Last Updated on August 16, 2018
10 Ways To Step Out Of Your Comfort Zone And Enjoy Taking Risks
The ability to take risks by stepping outside your comfort zone is the primary way by which we grow. But we are often afraid to take that first step.
In truth, comfort zones are not really about comfort, they are about fear. Break the chains of fear to get outside. Once you do, you will learn to enjoy the process of taking risks and growing in the process.
Here are 10 ways to help you step out of your comfort zone and get closer to success:
1. Become aware of what’s outside of your comfort zone
What are the things that you believe are worth doing but are afraid of doing yourself because of the potential for disappointment or failure?
Draw a circle and write those things down outside the circle. This process will not only allow you to clearly identify your discomforts, but your comforts. Write identified comforts inside the circle.
2. Become clear about what you are aiming to overcome
Take the list of discomforts and go deeper. Remember, the primary emotion you are trying to overcome is fear.
How does this fear apply uniquely to each situation? Be very specific.
Are you afraid of walking up to people and introducing yourself in social situations? Why? Is it because you are insecure about the sound of your voice? Are you insecure about your looks?
Or, are you afraid of being ignored?
3. Get comfortable with discomfort
One way to get outside of your comfort zone is to literally expand it. Make it a goal to avoid running away from discomfort.
Let’s stay with the theme of meeting people in social settings. If you start feeling a little panicked when talking to someone you’ve just met, try to stay with it a little longer than you normally would before retreating to comfort. If you stay long enough and practice often enough, it will start to become less uncomfortable.
4. See failure as a teacher
Many of us are so afraid of failure that we would rather do nothing than take a shot at our dreams.
Begin to treat failure as a teacher. What did you learn from the experience? How can you take that lesson to your next adventure to increase your chance of success?
Many highly successful people failed plenty of times before they succeeded. Here’re some examples:
5. Take baby steps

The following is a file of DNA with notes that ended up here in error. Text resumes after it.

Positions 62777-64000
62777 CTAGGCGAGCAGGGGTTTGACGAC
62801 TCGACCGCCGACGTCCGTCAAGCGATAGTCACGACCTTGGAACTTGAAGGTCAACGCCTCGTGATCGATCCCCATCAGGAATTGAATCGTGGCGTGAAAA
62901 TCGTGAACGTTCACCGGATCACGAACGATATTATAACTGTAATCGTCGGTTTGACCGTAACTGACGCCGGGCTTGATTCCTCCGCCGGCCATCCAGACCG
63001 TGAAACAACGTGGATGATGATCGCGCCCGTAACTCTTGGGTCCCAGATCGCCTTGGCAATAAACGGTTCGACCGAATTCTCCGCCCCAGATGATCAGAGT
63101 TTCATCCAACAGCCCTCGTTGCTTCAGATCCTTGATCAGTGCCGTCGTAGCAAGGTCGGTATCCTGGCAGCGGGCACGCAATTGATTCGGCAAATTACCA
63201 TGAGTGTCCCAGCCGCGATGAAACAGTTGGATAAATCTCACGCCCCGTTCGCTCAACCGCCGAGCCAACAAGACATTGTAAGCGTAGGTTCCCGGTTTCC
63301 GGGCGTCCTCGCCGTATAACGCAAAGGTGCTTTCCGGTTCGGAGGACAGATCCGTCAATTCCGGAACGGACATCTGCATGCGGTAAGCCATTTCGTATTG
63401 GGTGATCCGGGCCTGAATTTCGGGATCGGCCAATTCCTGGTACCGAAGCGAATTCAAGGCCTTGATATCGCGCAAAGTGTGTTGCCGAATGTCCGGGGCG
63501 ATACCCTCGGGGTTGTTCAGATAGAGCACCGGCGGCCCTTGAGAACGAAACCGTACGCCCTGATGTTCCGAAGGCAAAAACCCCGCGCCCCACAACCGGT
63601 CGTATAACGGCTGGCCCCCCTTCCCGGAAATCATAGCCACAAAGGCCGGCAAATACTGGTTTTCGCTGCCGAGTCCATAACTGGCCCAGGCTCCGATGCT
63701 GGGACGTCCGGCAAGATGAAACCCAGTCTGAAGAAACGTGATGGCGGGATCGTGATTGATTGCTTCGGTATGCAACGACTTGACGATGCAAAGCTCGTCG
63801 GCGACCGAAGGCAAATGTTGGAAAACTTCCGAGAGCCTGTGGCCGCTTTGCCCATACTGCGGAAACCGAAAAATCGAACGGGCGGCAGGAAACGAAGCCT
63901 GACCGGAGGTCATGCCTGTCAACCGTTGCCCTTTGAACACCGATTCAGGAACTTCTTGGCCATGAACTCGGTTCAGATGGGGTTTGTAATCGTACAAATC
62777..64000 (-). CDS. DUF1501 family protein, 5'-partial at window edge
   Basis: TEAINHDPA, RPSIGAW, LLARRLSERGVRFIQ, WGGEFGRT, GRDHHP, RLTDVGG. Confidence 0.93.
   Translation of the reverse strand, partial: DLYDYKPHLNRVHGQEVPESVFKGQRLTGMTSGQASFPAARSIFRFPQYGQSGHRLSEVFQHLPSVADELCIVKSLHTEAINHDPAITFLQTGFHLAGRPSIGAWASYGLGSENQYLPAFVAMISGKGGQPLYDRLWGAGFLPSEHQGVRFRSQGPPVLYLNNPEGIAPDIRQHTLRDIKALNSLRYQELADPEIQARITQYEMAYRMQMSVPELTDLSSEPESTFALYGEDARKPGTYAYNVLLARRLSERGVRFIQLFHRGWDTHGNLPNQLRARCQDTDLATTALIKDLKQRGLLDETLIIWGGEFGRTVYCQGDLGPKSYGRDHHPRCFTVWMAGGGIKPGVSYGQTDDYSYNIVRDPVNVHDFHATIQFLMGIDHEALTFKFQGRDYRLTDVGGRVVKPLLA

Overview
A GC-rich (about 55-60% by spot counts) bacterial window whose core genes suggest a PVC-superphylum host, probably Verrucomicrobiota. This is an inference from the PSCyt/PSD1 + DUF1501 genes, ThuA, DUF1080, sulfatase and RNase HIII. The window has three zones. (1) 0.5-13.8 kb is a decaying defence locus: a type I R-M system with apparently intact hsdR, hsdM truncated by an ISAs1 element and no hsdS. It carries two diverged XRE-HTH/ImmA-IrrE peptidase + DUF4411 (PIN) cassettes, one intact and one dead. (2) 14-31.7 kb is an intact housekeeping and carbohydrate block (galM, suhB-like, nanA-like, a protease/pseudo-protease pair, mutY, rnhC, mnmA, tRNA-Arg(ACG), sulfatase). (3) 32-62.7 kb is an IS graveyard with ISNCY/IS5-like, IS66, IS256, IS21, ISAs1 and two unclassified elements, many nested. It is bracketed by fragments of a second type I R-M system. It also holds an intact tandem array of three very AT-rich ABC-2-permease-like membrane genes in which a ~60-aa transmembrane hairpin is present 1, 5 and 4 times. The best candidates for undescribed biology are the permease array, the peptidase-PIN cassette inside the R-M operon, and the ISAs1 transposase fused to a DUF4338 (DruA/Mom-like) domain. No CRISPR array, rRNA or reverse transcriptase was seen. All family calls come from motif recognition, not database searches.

Don’t try to jump outside your comfort zone, you will likely become overwhelmed and jump right back in.
Take small steps toward the fear you are trying to overcome. If you want to do public speaking, start by taking every opportunity to speak to small groups of people. You can even practice with family and friends.
Take a look at this article on how you can start taking baby steps:
6. Hang out with risk takers
There is no substitute for this step. If you want to become better at something, you must start hanging out with the people who are doing what you want to do and start emulating them. (Here’re 8 Reasons Why Risk Takers Are More Likely To Be Successful).
Almost inevitably, their influence will start have an effect on your behavior.
7. Be honest with yourself when you are trying to make excuses
Don’t say “Oh, I just don’t have the time for this right now.” Instead, be honest and say “I am afraid to do this.”
Don’t make excuses, just be honest. You will be in a better place to confront what is truly bothering you and increase your chance of moving forward.
8. Identify how stepping out will benefit you
What will the ability to engage in public speaking do for your personal and professional growth? Keep these potential benefits in mind as motivations to push through fear.
9. Don’t take yourself too seriously
Learn to laugh at yourself when you make mistakes. Risk taking will inevitably involve failure and setbacks that will sometimes make you look foolish to others. Be happy to roll with the punches when others poke fun.
If you aren’t convinced yet, check out these 6 Reasons Not to Take Life So Seriously.
10. Focus on the fun
Enjoy the process of stepping outside your safe boundaries. Enjoy the fun of discovering things about yourself that you may not have been aware of previously.
Featured photo credit: Unsplash via unsplash.com